The good news is that green tea can alleviate some of this discomfort. How? Green tea is rich in catechins, which not only increase blood flow, but they can also reduce the associated cramp discomfort.

Also, it contains l-theanine, an amino acid known to have a calming effect. It relaxes blood vessels on the uterine walls such that they do not contract as much. As a result of these effects, your body ends up having more oxygen in circulation.

You will also love that this calming effect makes it easier for you to focus on other things. You can even have an easier time staying physically active in these usually uncomfortable days.

The process used in making green tea comes down to the brand. In most cases, it is as simple as steeping a tea bag in boiling water.

6. Fennel Tea

This tea comes from the seeds of the fennel plant and has been in use for many decades. Traditional societies relied on it to keep digestive problems such as bloating at bay. You will notice that some of these issues arise during menstruation. Well, fennel tea can reduce the inflammation that comes from PMS, as well as the associated pain.

All you need to do is to soak some fennel seeds in a glass of water for a few hours. You can also allow them to remain in the water overnight for the most effect. If you like, you can also chew the seeds as they are, as this will also have a positive impact on your cramping.

Studies have shown as much. One such survey included 50 women who suffered severe menstrual cramps. Some of them consumed fennel tea during this study period. The results showed that 52% of those taking the tea experienced some alleviation. That was in comparison to the control group. That should count for something.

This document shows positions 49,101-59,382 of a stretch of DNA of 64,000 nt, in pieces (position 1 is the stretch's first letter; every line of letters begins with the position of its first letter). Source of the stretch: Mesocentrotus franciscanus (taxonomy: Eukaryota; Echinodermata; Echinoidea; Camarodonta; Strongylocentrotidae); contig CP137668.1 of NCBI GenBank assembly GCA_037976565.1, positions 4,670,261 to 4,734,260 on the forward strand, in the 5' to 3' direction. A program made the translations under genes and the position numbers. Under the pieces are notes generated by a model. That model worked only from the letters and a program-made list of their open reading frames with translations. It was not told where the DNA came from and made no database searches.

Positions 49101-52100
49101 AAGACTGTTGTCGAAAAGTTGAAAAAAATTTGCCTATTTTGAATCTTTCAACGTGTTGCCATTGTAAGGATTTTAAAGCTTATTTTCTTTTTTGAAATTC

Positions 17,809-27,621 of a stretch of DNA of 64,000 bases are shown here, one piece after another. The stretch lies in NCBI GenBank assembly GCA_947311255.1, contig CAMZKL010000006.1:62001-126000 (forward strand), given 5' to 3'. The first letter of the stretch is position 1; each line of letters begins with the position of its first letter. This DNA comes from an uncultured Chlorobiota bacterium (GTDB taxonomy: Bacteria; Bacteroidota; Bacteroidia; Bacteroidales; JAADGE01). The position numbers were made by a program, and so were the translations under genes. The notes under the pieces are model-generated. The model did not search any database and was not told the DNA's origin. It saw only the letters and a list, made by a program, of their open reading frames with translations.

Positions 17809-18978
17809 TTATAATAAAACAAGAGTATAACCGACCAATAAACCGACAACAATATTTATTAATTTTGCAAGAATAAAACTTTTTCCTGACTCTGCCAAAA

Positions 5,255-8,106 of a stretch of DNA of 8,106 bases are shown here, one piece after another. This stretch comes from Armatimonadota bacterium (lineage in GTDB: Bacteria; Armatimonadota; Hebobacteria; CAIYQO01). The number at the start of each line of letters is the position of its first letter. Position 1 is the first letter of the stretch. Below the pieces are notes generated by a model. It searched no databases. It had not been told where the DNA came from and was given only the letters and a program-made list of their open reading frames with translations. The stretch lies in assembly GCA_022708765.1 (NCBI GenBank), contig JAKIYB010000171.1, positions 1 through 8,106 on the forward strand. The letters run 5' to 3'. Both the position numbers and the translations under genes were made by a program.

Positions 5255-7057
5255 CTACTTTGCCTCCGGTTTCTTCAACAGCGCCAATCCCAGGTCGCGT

7. Cramp Bark Tea

The name itself can have you thinking that this tea has got your back when it comes to cramps, get it? Well, this tea comes from the cramp bark plant, which is native to some parts of North America, Scotland, and England. For a long time, people relied on this tea to treat swollen glands and some eye disorders. Did you know that some people also used this as a tobacco substitute?

The uses of this plant have evolved such that people now make tea from it, which works in alleviating cramps. It relaxes muscles and can thus reduce their contractions, and thus the pain. Also, the tea can reduce some PMS symptoms such as vomiting and nausea.

To make this tea, you will need two teaspoons of dried bark and a cup of water. Allow the tea to boil and simmer for about fifteen minutes before drinking it. You can take it three times a day for the most effects.

8. Cinnamon Tea

This tea is also rich in anti-spasmodic effects, which work great in alleviating menstrual pain. Plus, it is also anti-inflammatory, thus offering you the comfort you need during this time.

You can easily make a cup of tea by combining cinnamon and water and bringing the mixture to a boil. Allow the contents to simmer for about fifteen minutes before consuming the tea. If you wish, you can add ingredients such as milk and honey.

Is there any study as to this? Yes. One such survey took place in Iran, where 76 women took part in the same. The group that took the cinnamon experienced less pain and bleeding.

Taking tea during cramps

Not all teas will make your cramps less painful, and some can even add to the pain. However, with the above teas, you can look forward to simpler times. Feel better soon!